At The Financial Times: ‘Campus Wars’, Rana Foroohar as failed dramaturge. American Writer comments

Ms. Rana Foroohar opens her essay with an attack on a well practiced American tradition of public protest. If you feel you have been wronged, especially when it is by an institutionalized power, you take  your case to the Court of Public Opinion! That is what Emma Sulkowicz did. If this was supposed to shock the Financial Times reader, the question arises where do these readers live? Ms. Foroohar isn’t the most practiced dramaturge on staff at this newspaper. The seeking of redress, when you feel that you have been wronged, is a valid tool to make your point to other members of the civic body, in this case the student body.

After some preliminarily self-serving potted history the reader arrives at her Bill of Attainder:

Meanwhile, the protests themselves have an anti-intellectual tenor that has begun to worry many observers. During the past few years, students and academics have demanded conservative speakers and even liberals who don’t spout the party line not be allowed to lecture on campus, in some cases citing psychological research to argue that their words could induce psychological stress that was tantamount to physical violence. Books and lectures that might offend various sensibilities now come with “trigger” warnings. Professors are being directed to ask students in the beginning of each new class which pronoun they prefer to be addressed by. In the summer of 2015, a wave of campus protests broke out at dozens of schools from the University of Missouri to Yale, with students pushing universities to implement even broader policies designed to keep them “safer” from offence (eg micro-aggression training seminars that teach how to discuss race and gender “properly”; additional college-funded research centres focused on issues of identity).

The regular reader of New York Magazine can ,every Friday, count on Andrew Sullivan to provide anti-student hysterics as part of his regular column, call it what it is screeching. The contemporary American anti-student hysteria was pioneered by Neo-Conservative scold Allen Bloom in his The Closing of the American Mind.  See Essays on the Closing of the American Mindby Robert L. Stone (Editor) for a set of devastating replies to Bloom’s near hysterical polemic. Attacking students radicalism used to be the exclusive domain of Conservatives. But even respectable bourgeois Liberals are finding hysteria mongering, against the menace of these radicals, student and antifas, as a tool to prop up their ebbing political relevance.  Peter Beinart, at The Atlantic, exploits another facet of  what Ms. Foroohar presents in terms of her comments on Charlottesville.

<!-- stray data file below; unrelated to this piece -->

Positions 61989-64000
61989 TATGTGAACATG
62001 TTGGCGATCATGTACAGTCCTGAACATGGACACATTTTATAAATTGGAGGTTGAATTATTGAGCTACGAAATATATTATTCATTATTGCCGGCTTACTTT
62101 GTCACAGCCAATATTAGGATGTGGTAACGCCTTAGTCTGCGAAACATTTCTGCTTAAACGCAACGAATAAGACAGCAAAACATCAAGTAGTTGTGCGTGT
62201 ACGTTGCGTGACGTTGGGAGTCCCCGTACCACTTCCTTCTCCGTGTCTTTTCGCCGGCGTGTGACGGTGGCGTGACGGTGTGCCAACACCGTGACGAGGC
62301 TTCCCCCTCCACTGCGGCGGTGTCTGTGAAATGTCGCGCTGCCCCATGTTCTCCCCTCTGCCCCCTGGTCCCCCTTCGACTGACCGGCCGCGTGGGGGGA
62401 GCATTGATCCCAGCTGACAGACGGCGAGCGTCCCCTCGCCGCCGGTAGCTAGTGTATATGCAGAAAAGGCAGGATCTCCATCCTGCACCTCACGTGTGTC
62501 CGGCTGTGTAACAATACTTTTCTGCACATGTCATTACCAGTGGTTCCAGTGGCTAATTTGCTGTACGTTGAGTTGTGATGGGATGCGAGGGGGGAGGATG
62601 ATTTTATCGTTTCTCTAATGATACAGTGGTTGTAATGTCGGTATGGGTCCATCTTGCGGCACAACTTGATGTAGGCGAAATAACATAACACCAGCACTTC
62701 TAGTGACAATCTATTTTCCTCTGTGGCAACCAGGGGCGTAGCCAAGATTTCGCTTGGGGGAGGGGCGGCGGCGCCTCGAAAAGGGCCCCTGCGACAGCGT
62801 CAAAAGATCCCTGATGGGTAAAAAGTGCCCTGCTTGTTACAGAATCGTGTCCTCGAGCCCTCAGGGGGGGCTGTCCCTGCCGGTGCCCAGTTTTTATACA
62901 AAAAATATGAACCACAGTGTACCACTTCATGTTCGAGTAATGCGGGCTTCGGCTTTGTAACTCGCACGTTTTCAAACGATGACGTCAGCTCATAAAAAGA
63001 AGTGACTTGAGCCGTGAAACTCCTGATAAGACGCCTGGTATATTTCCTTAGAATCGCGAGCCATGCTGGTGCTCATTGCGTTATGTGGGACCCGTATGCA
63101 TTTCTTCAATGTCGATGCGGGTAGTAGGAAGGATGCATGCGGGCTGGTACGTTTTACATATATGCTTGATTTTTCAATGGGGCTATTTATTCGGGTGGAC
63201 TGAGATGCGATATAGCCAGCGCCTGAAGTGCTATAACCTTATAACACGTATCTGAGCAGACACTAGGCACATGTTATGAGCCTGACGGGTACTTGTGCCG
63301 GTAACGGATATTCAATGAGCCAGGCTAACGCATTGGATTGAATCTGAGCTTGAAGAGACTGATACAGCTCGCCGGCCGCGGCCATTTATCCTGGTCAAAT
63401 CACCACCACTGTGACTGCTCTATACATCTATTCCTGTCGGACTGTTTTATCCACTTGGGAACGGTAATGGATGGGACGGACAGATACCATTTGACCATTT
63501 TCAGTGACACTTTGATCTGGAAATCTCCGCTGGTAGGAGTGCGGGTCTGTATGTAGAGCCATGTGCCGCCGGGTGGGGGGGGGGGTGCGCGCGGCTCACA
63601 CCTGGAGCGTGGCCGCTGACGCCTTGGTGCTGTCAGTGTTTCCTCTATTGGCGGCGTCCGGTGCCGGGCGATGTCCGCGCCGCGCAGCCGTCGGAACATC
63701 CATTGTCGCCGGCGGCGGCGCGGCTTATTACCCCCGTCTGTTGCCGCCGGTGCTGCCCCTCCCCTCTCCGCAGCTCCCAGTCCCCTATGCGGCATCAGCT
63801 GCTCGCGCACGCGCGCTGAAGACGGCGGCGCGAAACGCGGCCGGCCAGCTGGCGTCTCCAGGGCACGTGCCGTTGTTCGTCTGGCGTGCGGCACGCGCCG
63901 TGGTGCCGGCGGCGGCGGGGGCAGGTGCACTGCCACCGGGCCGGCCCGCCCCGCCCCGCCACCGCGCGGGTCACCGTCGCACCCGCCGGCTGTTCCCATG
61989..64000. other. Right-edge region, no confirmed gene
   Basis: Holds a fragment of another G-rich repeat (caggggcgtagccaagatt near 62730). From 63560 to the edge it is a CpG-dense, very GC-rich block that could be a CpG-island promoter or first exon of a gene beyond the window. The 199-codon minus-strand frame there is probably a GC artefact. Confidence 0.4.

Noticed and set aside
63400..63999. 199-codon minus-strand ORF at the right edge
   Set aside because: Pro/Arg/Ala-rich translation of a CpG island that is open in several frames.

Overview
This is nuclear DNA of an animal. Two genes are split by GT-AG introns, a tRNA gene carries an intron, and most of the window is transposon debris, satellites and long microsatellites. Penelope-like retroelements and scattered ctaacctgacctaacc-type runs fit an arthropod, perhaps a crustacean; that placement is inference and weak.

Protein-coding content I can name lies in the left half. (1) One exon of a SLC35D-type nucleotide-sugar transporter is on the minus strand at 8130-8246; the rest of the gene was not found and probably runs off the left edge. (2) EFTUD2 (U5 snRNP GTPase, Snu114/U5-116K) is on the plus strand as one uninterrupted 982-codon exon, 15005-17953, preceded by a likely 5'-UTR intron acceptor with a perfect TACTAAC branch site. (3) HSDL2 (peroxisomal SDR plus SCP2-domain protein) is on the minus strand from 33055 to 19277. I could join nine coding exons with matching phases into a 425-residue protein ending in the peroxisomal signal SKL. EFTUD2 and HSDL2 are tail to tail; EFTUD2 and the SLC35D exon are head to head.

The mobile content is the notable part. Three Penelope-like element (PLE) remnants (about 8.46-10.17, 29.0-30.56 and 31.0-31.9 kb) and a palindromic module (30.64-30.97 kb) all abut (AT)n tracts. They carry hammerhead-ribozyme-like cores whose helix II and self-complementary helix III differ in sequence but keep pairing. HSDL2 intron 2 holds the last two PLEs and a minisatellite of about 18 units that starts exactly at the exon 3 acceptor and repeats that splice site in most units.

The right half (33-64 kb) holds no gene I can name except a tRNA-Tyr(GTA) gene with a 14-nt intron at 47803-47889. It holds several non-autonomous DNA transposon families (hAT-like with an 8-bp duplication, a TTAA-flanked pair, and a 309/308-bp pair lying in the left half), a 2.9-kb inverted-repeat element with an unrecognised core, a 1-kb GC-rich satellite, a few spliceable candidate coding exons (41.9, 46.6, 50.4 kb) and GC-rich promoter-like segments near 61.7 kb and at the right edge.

For an informative history of Neo-Conservatism and its roots in the conflicts between Alcove One and Two at New York’s City College see ‘The Conservative Revolution: Jewish Intellectuals and the Shaping of Public Policy’ by Murray Friedman. Read chapter two titled The Premature Jewish Neo-Conservatives, the list of student radicals is quite impressive: Irving Kristol, Nathan Glazer, Daniel Bell, Seymour Martin Lipset, Melvin Lasky, Sidney Hook. Why is this relevant to Ms. Foroohar’s essay? The above named ‘Leftists‘ all became respectable Public Intellectuals, not to speak of becoming zealous Neo-Conservatives.

Look to Mario Savio and the Free Speech movement of 1964 at Berkley, the rise of S.D.S.,  Tom Hayden as one of its leaders/founders and drafted S.D.S.’s manifesto, the Port Huron Statement. He became a California State assemblymen and senator.

For more of the same of Anti-Student/Anti-Intellectualism see Tenured Radicals by  Roger Kimball or Illiberal Education: The Politics of Race and Sex on Campus by the Dinesh D’Souza for more precursors to Ms. Foroohar’s jejune polemic. 

The remainder of the essay is devoted to the Sins of not ‘Liberals’ but of the arch-enemy of Conservative chatterers,the Student Left that in its argumentative desperation mentions Charlottesville as exemplary.

The University is a laboratory in which students attempt to find their life way and political path, as my earlier examples demonstrates.  Ms. Foroohar’s cast of characters exceeds her ability to grasp their meaning, except in terms of producing a Political Melodrama that serves the ends of propaganda.

American Writer



Eureka! I have found my Boswell! And the screen name Cheapside isn’t just a self-serving ruse to avoid the honesty of signing her/his name, but has a meaning:

Cheapside is one of the 24 who, at least, looked at my blog! I thank you all for clicking on the link. I feel like Sally Field accepting her Oscar, almost! And kudos to Cheapside for articulating your malice with such brio: invective like this appears in these pages only when Janan Ganesh channels Baudelaire.

Regards to all,


P.S. SD stands for San Diego, California, have fun with that!



About stephenkmacksd

Rootless cosmopolitan,down at heels intellectual;would be writer. 'Polemic is a discourse of conflict, whose effect depends on a delicate balance between the requirements of truth and the enticements of anger, the duty to argue and the zest to inflame. Its rhetoric allows, even enforces, a certain figurative licence. Like epitaphs in Johnson’s adage, it is not under oath.'
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